• Even as equity markets have trended higher, income investors have still sought fully covered, buywrite strategies as a useful strategy due to the potential level of income and buffer from the premiums received.

YTD 2023 Equity Market Outperformance Has Been Concentrated

While we do believe we’re at the tail end of the rate tightening cycle, the economic aftermath is still being felt. Per a recent June report, the Institute for Supply Chain Management (ISM) Manufacturing index recorded its eight consecutive month of contraction.2 Of the five sub-indexes used to calculate Purchasing Manager’s Index (PMI), all of them were in contractionary territory too. However, Real (inflation-adjusted) Gross Domestic Product (GDP) increased with its most recent estimate of 2% outpacing the Philadelphia Fed’s surveyed, Q1 2023 median forecast of just 0.6%.3,4 As we head into Q2 2023 earnings season, the number of S&P 500 companies issuing positive earnings guidance is at its highest level of 45 companies since Q3 of 2021 (56 companies) and potentially signifies the chance of a soft landing.5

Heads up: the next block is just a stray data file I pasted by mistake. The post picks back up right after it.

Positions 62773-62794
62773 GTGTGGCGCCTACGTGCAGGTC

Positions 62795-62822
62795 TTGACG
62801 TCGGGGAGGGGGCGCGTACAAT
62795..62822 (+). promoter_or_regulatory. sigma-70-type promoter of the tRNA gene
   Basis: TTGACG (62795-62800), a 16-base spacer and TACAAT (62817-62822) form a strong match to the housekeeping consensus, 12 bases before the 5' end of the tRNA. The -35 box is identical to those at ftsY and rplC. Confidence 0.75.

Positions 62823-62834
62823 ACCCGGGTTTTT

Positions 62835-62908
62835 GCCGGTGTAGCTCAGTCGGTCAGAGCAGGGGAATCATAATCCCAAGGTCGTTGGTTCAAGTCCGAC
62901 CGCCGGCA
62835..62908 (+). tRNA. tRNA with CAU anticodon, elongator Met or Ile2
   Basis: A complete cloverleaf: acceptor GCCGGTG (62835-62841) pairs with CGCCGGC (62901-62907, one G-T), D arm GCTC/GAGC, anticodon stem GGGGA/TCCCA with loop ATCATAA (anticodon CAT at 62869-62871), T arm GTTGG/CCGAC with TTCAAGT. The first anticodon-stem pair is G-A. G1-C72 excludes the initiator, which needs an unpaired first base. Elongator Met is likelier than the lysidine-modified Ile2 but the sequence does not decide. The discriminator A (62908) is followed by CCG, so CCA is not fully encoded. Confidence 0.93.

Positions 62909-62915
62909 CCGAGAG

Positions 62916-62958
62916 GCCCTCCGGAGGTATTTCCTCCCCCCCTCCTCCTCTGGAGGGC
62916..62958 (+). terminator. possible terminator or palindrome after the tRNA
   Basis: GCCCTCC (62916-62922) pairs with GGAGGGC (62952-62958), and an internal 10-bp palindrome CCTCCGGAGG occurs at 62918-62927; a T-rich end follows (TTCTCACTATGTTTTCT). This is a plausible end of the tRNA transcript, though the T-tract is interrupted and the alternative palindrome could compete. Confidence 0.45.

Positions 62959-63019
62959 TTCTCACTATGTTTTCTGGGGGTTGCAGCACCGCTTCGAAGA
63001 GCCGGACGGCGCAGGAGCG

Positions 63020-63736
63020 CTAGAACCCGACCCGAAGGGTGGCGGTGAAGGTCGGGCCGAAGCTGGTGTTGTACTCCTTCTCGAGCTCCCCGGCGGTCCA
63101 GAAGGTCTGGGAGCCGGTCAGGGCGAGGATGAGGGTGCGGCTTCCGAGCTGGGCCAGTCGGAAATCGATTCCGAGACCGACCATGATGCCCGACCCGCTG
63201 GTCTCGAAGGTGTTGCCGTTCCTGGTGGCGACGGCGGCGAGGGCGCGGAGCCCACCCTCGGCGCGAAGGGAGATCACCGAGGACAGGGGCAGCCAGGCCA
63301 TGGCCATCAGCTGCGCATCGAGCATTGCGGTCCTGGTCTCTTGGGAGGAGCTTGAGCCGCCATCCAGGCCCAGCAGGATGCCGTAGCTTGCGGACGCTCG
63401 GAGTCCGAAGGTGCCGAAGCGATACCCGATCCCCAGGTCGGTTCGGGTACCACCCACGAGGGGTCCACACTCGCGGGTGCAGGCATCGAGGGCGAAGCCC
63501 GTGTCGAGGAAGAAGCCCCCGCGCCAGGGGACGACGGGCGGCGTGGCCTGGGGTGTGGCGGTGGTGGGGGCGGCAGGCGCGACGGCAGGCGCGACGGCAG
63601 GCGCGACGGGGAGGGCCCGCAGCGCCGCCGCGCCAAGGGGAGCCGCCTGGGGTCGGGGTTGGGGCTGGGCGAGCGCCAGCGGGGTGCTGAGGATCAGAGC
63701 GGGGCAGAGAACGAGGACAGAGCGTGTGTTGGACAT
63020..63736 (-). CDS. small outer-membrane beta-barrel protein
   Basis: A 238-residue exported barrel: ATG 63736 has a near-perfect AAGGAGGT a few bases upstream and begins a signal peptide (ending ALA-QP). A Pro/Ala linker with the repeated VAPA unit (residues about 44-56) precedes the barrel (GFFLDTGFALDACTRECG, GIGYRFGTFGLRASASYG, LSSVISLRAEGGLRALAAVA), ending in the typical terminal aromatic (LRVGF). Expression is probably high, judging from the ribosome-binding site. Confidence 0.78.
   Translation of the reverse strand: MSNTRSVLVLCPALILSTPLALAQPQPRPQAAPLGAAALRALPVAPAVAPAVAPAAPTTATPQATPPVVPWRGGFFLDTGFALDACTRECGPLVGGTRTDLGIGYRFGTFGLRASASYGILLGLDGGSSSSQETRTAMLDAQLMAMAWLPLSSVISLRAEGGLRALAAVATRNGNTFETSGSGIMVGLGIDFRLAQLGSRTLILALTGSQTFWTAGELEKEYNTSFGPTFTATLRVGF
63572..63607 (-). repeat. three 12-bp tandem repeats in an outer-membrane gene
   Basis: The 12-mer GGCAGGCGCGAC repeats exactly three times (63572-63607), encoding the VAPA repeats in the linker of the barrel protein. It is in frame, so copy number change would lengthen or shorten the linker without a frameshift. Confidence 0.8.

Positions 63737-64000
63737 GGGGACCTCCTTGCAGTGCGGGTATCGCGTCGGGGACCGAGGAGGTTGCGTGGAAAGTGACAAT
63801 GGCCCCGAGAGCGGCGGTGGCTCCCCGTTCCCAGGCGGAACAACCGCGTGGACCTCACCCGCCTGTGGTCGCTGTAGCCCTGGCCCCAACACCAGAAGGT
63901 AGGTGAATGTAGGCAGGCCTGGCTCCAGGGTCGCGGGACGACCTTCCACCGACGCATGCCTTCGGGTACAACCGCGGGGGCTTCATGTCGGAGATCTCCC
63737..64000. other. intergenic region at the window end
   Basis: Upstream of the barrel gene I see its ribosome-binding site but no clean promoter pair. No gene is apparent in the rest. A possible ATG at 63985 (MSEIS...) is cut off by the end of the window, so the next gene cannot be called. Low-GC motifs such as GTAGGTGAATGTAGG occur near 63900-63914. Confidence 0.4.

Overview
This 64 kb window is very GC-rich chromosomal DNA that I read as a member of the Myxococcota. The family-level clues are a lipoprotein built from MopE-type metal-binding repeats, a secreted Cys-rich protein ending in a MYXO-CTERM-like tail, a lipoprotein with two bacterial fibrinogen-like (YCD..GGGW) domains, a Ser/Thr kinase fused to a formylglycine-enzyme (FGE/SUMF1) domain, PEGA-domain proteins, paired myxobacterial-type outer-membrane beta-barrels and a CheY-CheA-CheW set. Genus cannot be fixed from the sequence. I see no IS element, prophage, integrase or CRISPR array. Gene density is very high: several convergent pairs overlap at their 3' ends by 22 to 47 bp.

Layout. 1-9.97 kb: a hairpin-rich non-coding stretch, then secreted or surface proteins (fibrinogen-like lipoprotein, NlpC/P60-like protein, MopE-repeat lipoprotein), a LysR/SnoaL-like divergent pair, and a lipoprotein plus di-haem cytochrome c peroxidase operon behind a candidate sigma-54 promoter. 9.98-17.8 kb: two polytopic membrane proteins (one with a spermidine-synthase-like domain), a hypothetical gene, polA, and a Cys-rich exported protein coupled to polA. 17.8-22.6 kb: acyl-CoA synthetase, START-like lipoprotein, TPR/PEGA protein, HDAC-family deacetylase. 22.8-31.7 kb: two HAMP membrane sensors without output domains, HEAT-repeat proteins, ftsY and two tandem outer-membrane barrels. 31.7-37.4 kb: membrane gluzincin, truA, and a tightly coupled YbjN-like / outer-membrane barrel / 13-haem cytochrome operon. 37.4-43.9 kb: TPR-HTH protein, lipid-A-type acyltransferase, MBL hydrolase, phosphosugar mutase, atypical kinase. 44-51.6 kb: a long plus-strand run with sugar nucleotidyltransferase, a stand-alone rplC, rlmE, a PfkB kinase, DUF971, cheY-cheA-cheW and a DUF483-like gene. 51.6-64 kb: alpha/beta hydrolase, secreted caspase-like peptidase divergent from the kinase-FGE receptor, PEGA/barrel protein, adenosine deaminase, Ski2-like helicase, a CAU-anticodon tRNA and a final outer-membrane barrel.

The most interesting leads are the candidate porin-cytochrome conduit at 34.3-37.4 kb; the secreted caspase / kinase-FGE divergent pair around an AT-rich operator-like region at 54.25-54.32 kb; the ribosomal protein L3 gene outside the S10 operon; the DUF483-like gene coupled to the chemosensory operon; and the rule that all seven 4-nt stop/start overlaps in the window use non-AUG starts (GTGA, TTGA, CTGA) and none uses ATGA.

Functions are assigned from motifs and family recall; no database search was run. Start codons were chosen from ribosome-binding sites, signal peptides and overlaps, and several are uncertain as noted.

Peaking interest rates and recent breakthroughs within artificial intelligence technology were key catalysts for U.S. equity market performance in the first half of the year with S&P 500 total returns of 16.89% and 39.35% for the Nasdaq 100 index.6 Driven by large multi-national firms, the top 10 largest constituents within the S&P 500 (SPX) and Nasdaq 100 (NDX) drove 73% and 80% of YTD returns, respectively.7 Depicting a similar story, quarterly return spreads between these traditionally, market-cap weighted indices to their equal-weighted index counterparts have been at their highest levels over the last decade. This has driven a level of concerns as to the sustainability of equity market outperformance for the rest of 2023.